9. A most enchanting vase Cathy. I’ve never observed the fuzziness of the perovskia before – it’s most appealing. I read recently that the stems of this plant are attractive in winter. Is that a feature that you’ve noticed?

    • Thanks Anna. I have to cut the Perovskia back late autumn, as it doesn’t stand up to frosts. I don’t prune it hard until late spring though. I try and leave my sedums and a few other plants standing, but mostly they collapse before winter arrives!

  10. Pingback: Wordless Wednesday – Blooming Globe Artichokes | Mom in the Garden

  11. What a perfect title you came up with for this post and it’s a beautiful arrangement. I’m surprised the amemones lasted, they look so delicate and fleeting.

    • thanks Frank. Looks can be deceptive and these Japanese Anemones are tough as nails! Yes, they do drop petals and flop if it rains heavily, but they survive any amount of heat and drought and are very hardy. And in a vase the closed buds slowly open too. These ones flower from the end of July until September… real treasures. 🙂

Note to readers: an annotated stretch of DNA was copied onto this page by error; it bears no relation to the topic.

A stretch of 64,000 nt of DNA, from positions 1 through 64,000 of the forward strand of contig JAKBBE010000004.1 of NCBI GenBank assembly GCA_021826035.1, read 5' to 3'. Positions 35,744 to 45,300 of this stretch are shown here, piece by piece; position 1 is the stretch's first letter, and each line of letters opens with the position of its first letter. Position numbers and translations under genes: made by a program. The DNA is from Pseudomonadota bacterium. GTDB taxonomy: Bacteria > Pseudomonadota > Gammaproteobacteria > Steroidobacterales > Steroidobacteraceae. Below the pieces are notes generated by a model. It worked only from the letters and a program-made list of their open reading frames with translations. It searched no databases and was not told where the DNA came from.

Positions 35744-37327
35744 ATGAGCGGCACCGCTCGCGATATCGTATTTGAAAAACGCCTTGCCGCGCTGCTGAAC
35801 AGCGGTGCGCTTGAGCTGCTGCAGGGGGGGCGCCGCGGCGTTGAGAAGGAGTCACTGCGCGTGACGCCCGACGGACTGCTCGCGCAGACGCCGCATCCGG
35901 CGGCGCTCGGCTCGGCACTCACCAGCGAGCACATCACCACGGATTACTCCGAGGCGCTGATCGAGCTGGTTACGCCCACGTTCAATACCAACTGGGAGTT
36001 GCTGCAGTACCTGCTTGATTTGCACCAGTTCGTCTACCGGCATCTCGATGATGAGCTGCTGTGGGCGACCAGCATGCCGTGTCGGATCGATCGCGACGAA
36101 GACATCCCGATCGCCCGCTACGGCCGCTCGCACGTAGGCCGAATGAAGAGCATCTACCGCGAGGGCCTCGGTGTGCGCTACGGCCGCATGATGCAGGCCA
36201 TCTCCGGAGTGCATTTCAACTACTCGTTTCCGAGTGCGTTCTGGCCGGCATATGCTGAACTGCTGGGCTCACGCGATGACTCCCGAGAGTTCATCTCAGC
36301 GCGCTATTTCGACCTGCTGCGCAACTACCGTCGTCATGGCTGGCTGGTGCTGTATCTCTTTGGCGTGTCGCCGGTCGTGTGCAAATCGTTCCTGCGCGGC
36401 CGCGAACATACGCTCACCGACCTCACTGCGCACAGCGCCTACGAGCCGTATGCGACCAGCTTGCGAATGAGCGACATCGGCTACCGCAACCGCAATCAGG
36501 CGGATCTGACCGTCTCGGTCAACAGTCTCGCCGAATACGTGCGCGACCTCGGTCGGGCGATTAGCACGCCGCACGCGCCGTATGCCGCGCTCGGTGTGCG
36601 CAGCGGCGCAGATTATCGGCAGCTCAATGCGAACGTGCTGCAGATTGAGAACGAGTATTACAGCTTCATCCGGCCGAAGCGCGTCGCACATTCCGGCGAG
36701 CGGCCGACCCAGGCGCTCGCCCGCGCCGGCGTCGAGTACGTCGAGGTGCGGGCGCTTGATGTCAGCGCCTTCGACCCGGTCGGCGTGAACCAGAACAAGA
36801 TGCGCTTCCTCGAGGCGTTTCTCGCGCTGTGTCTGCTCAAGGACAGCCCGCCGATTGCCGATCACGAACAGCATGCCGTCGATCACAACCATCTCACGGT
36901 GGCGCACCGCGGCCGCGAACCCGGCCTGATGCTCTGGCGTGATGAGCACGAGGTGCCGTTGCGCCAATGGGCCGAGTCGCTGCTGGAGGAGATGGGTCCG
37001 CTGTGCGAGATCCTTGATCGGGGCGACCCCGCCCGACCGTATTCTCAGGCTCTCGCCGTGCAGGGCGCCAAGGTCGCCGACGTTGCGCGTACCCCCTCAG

12. I’m glad you avoided storm damage. Lovely arrangement as always, Cathy. I”m glad you cut your flowers before the storm. I’m in Canada for a week on holiday and enjoyed today’s light, refreshing rain. Still nothing back home.

  13. Yes, the last summer vase ~ coming autumn is to feel. The grass in the vase remains on cornfields. The fields have been harvested already and the variety in nature has gone.